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Having trouble sleeping is a common complaint. Whether you suffer a diagnosed sleep disorder, are bothered by thoughts that keep you awake, or simply are too busy to get the proper rest, it can have a major impact on your health. It can also impact your driving abilities, making car accidents more likely to happen. Drowsy driving has the same types of effects as driving while impaired. To protect yourself and others on the road, it is important to be aware of the risks of driving while drowsy.

Who is at Risk for Drowsy Driving and Why is it So Dangerous?  

The National Safety Council (NSC) reports one out of every three working adults do not get the rest they need. In addition to lowering your immune system and putting you at risk for illness, lack of sleep impairs your thinking skills and makes you more accident-prone. This can be particularly dangerous while behind the wheel. 

Being tired impairs your vision, judgment, coordination, and reaction times. The NSC warns that missing even one or two hours of sleep at night impacts your driving ability much the same as having had a few drinks. Less than four or five hours of sleep is the equivalent to driving with a blood alcohol content (BAC) level of .08 and makes you four times more likely to be involved in a car accident. Those most at risk for drowsy driving-related crashes include: 

  • New parents, who may be up at night tending to a fussy infant;
  • College students, who frequently pull ‘all-nighters’ cramming for exams;
  • Truck drivers, shift workers, and anyone with multiple jobs, which can disrupt their sleep schedule;
  • People with active social lives, which may involve staying up late at night and getting only a few hours sleep before heading to work in the morning;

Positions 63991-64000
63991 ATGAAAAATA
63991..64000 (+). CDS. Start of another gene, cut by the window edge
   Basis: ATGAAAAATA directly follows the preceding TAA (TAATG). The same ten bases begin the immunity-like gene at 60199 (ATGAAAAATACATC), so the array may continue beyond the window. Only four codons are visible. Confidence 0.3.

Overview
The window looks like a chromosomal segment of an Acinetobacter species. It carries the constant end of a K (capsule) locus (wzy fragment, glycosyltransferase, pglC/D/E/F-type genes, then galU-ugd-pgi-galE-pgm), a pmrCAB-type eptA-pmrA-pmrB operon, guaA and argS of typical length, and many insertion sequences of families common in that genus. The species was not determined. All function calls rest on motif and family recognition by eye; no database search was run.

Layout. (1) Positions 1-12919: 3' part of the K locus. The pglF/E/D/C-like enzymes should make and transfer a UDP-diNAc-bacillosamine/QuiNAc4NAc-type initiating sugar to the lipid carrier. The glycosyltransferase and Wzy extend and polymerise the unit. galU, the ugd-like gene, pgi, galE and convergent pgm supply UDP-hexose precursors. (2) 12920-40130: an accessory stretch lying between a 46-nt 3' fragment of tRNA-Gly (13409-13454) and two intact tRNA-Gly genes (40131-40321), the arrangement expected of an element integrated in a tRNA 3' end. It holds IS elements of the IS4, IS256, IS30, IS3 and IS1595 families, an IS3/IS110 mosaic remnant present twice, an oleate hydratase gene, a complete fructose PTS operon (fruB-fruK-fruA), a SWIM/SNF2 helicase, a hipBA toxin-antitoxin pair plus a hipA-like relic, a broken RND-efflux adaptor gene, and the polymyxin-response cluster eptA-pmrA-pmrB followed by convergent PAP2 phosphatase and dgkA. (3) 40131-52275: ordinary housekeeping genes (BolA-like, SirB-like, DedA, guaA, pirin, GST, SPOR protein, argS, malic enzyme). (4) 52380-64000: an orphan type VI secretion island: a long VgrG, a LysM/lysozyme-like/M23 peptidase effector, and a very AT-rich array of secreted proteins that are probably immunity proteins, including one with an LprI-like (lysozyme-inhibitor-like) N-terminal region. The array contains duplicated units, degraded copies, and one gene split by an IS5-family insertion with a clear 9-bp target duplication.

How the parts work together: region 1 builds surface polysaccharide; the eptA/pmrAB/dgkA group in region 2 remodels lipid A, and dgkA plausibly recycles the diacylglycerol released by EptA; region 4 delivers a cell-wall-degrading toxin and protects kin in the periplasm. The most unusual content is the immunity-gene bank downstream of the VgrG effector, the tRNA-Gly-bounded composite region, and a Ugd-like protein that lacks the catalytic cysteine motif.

• People with chronic sleep disorders, such as insomnia or sleep apnea. 

Preventing Drowsy Driving Car Accidents

The NSC warns that drowsy driving is a contributing factor in as many as 20% of all car accidents. Unlike impaired driving, there are no obvious tests to determine or screen for drowsy driving so these cases often go unreported. The American Automobile Association (AAA) warns that myths for staying awake while driving, such as rolling down windows, drinking large amounts of coffee or blasting the car stereo, are unlikely to help. Nothing can substitute for a good night’s sleep. There are some ways you can protect yourself, though, and reduce your drowsy driving risks: 

  • Concentrate driving to times you are normally awake, such as morning or afternoon;
  • Rather than driving home late at night, get a hotel or sleep over instead;
  • On long trips, take breaks every few hours;
  • Pull off the road immediately if you find your eyes getting heavy or you are yawning excessively, which could mean you are about to doze off. 

Injured by a Drowsy Driver? Contact Our Fort Myers Car Accident Attorney 

At the Bernardo Law Firm, we uncover the causes of crashes and collisions so that at-fault drivers can be held accountable. Contact our Fort Myers car accident attorney today and request a consultation to discuss how we can help you.